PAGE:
Monday, March 7, 2011

Forcing Hyacinth Bulbs in Water

From The University of Minnesota  Extension Service, some advice was given here:
Hyacinths, crocus, and narcissus also can be forced in water. Special clear, glass vases are made for hyacinths or crocus. The bulb is placed in the upper portion, water in the lower portion. The vase is then kept in a cool, dark room (preferably under 50 degrees F) for four to eight weeks until the root system has developed and the top elongates. At this point it should be placed in a bright window, where the plant soon will blossom.
On March 4, 2011, I dug up some grape hyacinths from the back yard and put them in small glass jars and placed those vase jars in a box in the garage.  The temperature in the garage averages about 50 degrees F, but is colder at night.  A few more bulbs were placed on the kitchen window sill.  We will do a simple experiment and see what happens in a few days.

...more information about forcing bulbs from The World of Gardens:
Put the bulbs on the vases (one bulb per vase) and refrigerate for 12-14 weeks. During this time make certain that the bulb’s bottom is in contact (barely) with the water. Keep the vases full at all times! During these weeks, the bulbs will develop roots growing into the water. Remember, the bulb must be in contact with water. Just putting a bulb in a bag in the refrigerator doesn’t work (believe me, I tried it once). After the 12-14 weeks (better to error on the long side), remove the vases and place in a sunlit window. Within a few weeks the bulb will sprout and bloom. Crocus blooms are so fun to do this way. Hyacinth smell wonderful.
Update: 3 days later:...

here is a picture of a few of the dozen glass vases on the kitchen window sill, receiving sunlight from the west:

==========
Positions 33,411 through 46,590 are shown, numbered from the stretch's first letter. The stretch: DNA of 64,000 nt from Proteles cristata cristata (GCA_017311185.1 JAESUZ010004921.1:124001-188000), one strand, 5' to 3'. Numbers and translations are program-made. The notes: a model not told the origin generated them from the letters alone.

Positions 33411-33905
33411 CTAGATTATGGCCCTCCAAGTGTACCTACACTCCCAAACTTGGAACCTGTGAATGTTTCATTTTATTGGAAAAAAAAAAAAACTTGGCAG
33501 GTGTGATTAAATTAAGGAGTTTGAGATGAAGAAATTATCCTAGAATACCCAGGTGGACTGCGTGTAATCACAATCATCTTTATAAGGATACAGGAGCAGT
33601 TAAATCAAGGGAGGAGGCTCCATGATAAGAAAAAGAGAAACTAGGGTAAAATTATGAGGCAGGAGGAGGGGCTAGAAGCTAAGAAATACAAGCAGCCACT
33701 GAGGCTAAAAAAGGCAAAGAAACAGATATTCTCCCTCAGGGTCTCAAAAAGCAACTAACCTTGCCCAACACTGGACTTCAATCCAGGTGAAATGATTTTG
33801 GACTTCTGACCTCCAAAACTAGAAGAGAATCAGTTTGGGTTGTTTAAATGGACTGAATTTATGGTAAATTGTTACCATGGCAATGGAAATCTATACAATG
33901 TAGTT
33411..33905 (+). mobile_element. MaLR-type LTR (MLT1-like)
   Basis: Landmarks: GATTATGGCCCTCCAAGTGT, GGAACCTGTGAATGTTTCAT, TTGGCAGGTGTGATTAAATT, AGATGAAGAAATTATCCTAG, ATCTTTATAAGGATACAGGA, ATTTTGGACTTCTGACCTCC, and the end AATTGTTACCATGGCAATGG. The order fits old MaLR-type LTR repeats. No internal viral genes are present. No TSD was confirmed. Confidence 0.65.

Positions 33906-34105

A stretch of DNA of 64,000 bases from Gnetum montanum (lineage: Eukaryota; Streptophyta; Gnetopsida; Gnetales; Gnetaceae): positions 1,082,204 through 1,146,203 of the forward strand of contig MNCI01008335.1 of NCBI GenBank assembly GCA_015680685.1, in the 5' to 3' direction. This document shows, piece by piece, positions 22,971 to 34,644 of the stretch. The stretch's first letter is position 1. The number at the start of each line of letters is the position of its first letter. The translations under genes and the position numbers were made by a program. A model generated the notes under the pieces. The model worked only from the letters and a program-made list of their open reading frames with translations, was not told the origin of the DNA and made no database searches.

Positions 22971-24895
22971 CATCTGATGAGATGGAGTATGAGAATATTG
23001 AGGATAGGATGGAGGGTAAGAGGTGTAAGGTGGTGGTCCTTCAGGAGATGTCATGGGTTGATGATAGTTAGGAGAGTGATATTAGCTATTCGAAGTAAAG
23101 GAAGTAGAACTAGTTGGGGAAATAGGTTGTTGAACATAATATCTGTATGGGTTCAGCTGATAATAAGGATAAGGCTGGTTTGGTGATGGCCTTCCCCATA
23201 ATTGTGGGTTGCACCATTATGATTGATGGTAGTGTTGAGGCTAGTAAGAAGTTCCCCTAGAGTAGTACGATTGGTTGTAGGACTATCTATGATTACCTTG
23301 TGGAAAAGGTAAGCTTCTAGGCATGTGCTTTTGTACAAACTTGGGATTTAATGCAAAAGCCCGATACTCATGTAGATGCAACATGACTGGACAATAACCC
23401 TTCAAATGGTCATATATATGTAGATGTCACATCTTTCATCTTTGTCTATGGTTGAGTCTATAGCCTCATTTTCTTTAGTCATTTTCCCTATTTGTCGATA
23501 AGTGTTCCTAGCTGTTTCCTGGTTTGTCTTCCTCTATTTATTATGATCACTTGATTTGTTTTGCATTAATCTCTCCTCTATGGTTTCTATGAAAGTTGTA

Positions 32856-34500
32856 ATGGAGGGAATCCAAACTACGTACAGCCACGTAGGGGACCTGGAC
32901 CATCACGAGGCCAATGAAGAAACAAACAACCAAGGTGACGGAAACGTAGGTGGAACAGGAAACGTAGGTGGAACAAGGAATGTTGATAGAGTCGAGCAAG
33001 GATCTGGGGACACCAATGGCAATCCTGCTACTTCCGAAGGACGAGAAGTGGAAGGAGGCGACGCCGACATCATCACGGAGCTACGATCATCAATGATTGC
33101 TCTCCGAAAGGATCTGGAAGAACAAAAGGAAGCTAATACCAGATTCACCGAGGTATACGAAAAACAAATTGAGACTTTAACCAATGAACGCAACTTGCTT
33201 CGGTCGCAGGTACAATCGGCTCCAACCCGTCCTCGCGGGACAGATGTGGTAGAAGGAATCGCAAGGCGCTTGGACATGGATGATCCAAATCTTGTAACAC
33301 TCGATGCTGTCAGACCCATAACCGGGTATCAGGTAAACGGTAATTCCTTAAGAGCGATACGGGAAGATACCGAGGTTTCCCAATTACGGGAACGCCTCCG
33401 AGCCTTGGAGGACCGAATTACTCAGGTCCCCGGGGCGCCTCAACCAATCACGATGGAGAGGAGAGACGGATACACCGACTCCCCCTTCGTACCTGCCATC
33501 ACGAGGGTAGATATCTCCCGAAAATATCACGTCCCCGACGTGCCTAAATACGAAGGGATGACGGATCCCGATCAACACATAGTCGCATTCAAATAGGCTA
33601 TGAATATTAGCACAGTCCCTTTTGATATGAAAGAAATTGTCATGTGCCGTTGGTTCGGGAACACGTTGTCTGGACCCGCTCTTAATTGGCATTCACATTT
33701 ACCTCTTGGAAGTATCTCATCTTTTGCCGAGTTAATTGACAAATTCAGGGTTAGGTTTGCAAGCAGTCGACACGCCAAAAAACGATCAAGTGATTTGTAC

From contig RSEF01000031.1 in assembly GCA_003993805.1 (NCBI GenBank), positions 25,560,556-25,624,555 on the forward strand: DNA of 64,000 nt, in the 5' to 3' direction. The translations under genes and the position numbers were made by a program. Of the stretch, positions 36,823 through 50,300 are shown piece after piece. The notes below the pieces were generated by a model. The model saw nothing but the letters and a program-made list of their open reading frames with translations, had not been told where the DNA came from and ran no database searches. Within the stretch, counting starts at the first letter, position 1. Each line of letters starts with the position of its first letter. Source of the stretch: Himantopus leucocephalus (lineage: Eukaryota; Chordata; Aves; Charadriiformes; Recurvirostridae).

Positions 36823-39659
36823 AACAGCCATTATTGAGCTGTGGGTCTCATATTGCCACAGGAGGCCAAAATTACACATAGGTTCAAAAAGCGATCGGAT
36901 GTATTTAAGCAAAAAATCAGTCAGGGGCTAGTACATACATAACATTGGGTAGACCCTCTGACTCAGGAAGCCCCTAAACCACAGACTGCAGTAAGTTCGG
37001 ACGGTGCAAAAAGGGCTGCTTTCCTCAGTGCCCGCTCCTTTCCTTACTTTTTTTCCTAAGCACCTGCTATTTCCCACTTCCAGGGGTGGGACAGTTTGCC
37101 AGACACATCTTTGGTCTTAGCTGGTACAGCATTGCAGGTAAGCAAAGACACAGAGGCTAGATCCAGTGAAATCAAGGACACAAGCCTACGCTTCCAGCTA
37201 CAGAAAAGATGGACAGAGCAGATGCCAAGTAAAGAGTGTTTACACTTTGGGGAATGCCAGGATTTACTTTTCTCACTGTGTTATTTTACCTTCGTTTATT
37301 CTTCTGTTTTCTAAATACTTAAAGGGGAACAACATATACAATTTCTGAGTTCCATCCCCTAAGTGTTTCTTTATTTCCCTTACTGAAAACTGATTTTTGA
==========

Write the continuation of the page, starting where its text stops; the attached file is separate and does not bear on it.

Those vases in the forefront were moved from the garage after 3days without sunlight, and you can see that there is no green growth on the tops.  The hyacinth roots on the left of the picture were in filtered sunlight all weekend, and are looking much healthier.  It is a learning process. 

We'll see if those bulbs actually bloom indoors.

Friday, March 4, 2011

Baktus Scarf

This Baktus scarf (free download here)

although unblocked, holds its shape amazingly well.  It is made from hand dyed sock yarn by Jelly Bean in the UK, edged with lace weight yarn in a contrasting color.

Designer Strikkelis says:
This is my version of a scarf that was all over the Norwegian blogs a couple of years ago.  The principle is to take one or a couple of skeins, and knit a triangle using your exact amount of yarn.

A good way to use up one of those single skeins of sock yarn in bright colours.To be able to know when I had used up half of my skein, I used a scale:
I weighed my yarn before casting on. Weighing the skein every now and then, I started decreasing when I had about 50% of the skein left.
This is a clever way to never run out of yarn while knitting up this scarf.

Since the yellow yarn used for the crochet edging was lace weight, I used the navajo plying technique to hold three strand together, thus making a three plied yarn with a more substantial look and feel.

Lucy Neatby gives a YouTube video on the navajo technique of creating 3 strands of yarn from 1:

Wednesday, March 2, 2011

Breast Cancer: One in Eight Women Diagnosed but does it have to be my friend?

Another friend has to have a lumpectomy in the next few days.  Well *&%$#@*  ...darn.

Breaking news on breast cancer can be assessed on the following sites:

Lots of facts here and televised, too  recently on Oprah
More here about less under arm lymph node removal  and also here at the ACS site (2/9/2011) and here on the UK Daily Mail (at 2/9/2011) (Yes!)
Go to Science Daily with news about breast cancer rates NOT declining in the US (at 2/28/2011)
Here is information about smoking and breast cancer (at 3/2/2011)

Enough.  Go get your mammogram, lady friends. 

Stay calm and focused, special friend, as you see your surgeon today.